I love the concept of kintsukori. Kintsukuroi is the art of putting broken pottery back together with a glue that is made with gold dust. The idea is that the pottery is more beautiful for having been broken. I have always loved this as a metaphor for us and the atonement – Christ’s atonement is the golden glue. I always hated the bruised peach, so the idea of being kintsukuroi sings to my soul.
Recently, in a conversation with a good friend, we were talking about healing from bad relationships, hurt, and the trauma inflicted by others. Often, people who hurt us don’t intend to – it is a reflection of their own trauma that they are either ignorant of or willfully disinterested in acknowledging. People who hurt often hurt as well, will blame others, or the relationship as causing them harm. So what does it mean and how do we heal while we are also pursuing relationships? I came up with a metaphor using kintsukuroi.
As singles we are always talking about ourselves and others as being broken. We are, there is no two ways about it. We also hear all the clichés about finding people whose demons play well with others, or people whose baggage matches our own. But it is all wrong. That is a snide way of saying “I won’t (or can’t) heal.” Others will try to find a way to fix the gaping hole in our hearts, unfortunately, with someone who also has a gaping hole. We can’t fill holes with more holes, we can only fill holes with something of substance. That substance is one of two things, in tandem: parts of own ourselves and the golden glue of the atonement.
Dating at our age, especially after divorce, is being kintsukuroi, but we are all in the same box, like the single’s community or just society at large. A box full of kintsukuroi: broken pottery pieces that have a lot of jagged edges. We are all scrambling to fix our pieces, we are all trying to fit the mixed pieces together and are all scrambling because we are desperate to heal. Desperate because it freakin’ hurts being broken, knowing you are broken, but knowing you don’t have to be.
In most cases, we are sorting through this box, anxious, finding pieces that look about right, but don’t quit fit. We then put those pieces back in the box blindly, still looking for ours. Or we try to make them fit, never with good results. We look for our pieces and only our pieces. But as we madly push pieces around the box, we cut ourselves on pieces that others are pushing around as well. We get cut, we get jabbed, we find people who push us out of the way as they scramble for their pieces.
Then, we find someone we like and they are looking for their pieces too – they are broken also. You now have a choice. You can keep looking for your own pieces, never looking at the piece of pottery your companion has or you each examine each other’s pottery and look for pieces together. If you choose to look for pieces on your own, and not look at your companions pottery to help them, then your relationship will never work. If you look for your pieces and your companions, but they aren’t looking for yours or refuse to let you help, the relationship will never work. You either have to find someone that wants to help you as you help them, or you sort on your own. Two people choosing to work together, having patience and trust, can heal together and have a very strong relationship in the process. If one is only concerned for their pottery and how you jab them as you look for your own (true or not), it will fail, and fail miserably.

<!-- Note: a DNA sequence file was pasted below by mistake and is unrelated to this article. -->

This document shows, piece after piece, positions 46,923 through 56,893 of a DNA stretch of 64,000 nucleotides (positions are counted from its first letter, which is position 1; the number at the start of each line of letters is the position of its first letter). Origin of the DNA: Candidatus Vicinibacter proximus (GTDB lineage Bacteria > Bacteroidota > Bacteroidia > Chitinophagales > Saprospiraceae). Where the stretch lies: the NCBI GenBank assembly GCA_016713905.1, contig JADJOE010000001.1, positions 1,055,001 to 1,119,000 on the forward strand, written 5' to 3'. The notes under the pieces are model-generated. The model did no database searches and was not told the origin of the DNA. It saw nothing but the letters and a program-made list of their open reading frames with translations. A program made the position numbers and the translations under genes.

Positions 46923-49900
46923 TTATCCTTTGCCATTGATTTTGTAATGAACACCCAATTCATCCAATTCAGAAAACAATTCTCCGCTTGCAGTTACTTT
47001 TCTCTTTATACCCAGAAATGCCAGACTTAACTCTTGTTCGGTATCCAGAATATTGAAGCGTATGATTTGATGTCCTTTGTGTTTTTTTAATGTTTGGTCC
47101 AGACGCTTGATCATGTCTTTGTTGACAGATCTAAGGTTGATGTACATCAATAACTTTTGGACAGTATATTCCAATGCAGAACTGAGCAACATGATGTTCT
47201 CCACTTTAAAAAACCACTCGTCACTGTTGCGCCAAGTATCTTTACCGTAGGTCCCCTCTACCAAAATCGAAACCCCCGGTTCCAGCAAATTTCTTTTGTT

The best groups of people are those that sort the pieces that look the same and help find the person they fit best with. This is counseling. You have someone on your side that is adept at identifying pieces you wouldn’t otherwise recognize. You need this person on your team. The best ones are the ones that can see your pottery, recognize the holes, and help find the piece that is missing because they have seen it before.
Ultimately, the final thing to do is glue it all together. You could use rubber cement. You could use Gorilla Glue or Super glue, but it will just be a piece of pottery with cracks – it doesn’t show the work, the effort, or your willingness to not only accept that you were once broken, but you are better, more valuable for it. The golden glue of the atonement gives us this. How does Christ’s sacrifice fix our broken bits? Because the atonement is about forgiveness – this includes ourselves. The golden glue is forgiving those that harm us and forgiving ourselves. If you can’t forgive yourself, you are using a low quality glue that will not be whole and stronger, can be toxic to use, and will ultimately fail to hold.
Until we can accept that we either need someone who is selfless to help us, as we are selfless to help them, we should be alone. You cannot heal and grow in a relationship alone. You can heal alone or heal together. Find that person that loves you enough to bear the cuts because the pain of sorting together will lead to the satisfaction of a beautiful self. Ultimately, it takes that healing golden glue of the love of Christ that will bind it all together. With Christ, and with someone that will hold the pieces together as it is glued, we can have peace and love in our lives again.